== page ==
During that period, religious practice in Cap-de-la-Madeleine, as in the rest of the country, was at an ebb. At midnight Mass for example, in 1856, there were only three men in the church. Where was everybody? Literally, out fishing! They used to make holes in the ice to gather "petits poissons des cheneaux," which came up the river at that time.
In 1867, on the eve of the feast of the Ascension, Father Desilets, pastor since 1864, went to the sacristy to hear confessions. He waited but nobody came. On his way back, stopping by the church to pray, Father noticed that the door was ajar, and he could hear noises. Putting on the light, before the altar of the Virgin Mother, he saw a small pig chewing on a rosary. Incensed, he raged: people drop the Rosary, and pigs pick it up. He promised the Blessed Virgin to work towards promoting the practice of praying the Rosary, and so instructed his parishioners. Soon participation at Sunday Mass increased, and the church became too small.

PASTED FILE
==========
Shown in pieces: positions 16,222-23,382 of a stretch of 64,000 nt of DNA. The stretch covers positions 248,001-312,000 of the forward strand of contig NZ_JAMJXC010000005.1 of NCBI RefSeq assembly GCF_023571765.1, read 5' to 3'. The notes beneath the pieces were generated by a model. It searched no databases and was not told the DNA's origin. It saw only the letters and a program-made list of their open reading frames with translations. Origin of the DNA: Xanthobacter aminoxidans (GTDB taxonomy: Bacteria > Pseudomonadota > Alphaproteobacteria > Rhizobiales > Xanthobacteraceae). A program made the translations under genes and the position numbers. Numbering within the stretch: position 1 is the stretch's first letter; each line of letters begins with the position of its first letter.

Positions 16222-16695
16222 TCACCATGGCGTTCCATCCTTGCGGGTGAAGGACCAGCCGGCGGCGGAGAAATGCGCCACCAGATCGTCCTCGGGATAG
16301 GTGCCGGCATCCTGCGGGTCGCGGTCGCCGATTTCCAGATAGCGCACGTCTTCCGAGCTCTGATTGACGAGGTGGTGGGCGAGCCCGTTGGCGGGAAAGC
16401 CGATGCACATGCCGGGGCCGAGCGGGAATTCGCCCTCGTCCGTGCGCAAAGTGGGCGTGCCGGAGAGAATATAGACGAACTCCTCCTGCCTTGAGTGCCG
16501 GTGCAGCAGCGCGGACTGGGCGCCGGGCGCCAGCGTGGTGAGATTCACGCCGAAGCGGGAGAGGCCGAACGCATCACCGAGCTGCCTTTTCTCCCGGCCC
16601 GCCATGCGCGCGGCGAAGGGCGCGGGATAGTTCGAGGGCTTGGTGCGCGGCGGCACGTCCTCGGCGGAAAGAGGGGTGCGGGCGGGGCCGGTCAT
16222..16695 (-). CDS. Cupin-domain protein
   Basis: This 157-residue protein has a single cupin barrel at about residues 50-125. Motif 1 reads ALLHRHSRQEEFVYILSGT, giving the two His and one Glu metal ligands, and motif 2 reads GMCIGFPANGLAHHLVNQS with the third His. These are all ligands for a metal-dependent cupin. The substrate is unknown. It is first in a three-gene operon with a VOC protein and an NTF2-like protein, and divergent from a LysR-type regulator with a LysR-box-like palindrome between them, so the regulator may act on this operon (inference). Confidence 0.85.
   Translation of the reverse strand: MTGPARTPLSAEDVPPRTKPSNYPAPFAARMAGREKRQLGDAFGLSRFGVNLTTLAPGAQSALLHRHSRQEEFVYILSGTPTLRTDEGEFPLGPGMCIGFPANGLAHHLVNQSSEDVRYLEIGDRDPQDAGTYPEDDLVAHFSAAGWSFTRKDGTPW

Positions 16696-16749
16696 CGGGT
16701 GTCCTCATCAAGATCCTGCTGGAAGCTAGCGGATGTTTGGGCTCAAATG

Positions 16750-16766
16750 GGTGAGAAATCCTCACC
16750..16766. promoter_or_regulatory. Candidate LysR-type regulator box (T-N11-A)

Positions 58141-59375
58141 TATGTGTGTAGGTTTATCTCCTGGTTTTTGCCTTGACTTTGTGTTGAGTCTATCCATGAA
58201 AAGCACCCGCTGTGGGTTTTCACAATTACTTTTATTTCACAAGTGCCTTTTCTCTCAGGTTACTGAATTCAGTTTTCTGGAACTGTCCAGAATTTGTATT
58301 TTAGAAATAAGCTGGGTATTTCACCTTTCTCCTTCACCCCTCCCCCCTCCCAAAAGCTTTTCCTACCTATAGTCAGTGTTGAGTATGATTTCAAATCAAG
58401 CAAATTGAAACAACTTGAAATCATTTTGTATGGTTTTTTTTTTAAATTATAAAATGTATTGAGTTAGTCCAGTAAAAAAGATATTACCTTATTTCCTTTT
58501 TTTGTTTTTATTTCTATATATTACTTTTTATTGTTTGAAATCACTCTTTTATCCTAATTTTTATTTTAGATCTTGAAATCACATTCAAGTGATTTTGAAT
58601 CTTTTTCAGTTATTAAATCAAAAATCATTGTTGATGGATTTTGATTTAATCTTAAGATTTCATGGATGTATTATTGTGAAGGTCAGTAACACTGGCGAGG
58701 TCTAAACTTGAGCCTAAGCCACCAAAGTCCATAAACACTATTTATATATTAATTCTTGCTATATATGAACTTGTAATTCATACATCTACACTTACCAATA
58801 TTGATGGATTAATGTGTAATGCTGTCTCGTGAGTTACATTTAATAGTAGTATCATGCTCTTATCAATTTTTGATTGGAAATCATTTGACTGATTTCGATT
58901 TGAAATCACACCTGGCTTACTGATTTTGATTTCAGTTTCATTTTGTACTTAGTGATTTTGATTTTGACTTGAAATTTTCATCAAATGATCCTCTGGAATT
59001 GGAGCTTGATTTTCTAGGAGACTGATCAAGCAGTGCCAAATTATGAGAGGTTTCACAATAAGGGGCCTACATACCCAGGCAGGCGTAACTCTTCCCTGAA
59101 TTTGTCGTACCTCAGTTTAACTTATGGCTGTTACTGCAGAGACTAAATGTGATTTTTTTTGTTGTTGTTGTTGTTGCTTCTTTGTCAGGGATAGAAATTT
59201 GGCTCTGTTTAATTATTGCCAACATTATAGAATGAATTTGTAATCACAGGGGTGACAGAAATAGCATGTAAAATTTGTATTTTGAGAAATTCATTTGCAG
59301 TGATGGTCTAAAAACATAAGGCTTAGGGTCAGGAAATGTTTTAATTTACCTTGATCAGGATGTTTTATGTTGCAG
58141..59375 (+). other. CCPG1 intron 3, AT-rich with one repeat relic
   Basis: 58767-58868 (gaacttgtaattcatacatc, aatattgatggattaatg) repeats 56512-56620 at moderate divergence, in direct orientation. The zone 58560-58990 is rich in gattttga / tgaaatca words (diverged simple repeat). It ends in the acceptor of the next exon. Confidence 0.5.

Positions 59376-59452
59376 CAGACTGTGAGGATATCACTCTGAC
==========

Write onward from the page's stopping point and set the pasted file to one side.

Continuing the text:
A bigger church was needed, but the people were poor. The soil was sandy, and there was no stone. For economic reasons, it was decided that the old church would be demolished, and the stones used to build a new one. The additional stone required would be gathered on the south shore of the St. Lawrence River, at Saint-Angele. The churchwardens directed that the stone be prepared, so that it could be transported the following winter. In those days, because of the thick ice that usually covered the St. Lawrence, boats were useless. Instead, horse-drawn sleighs were used.
The ice bridge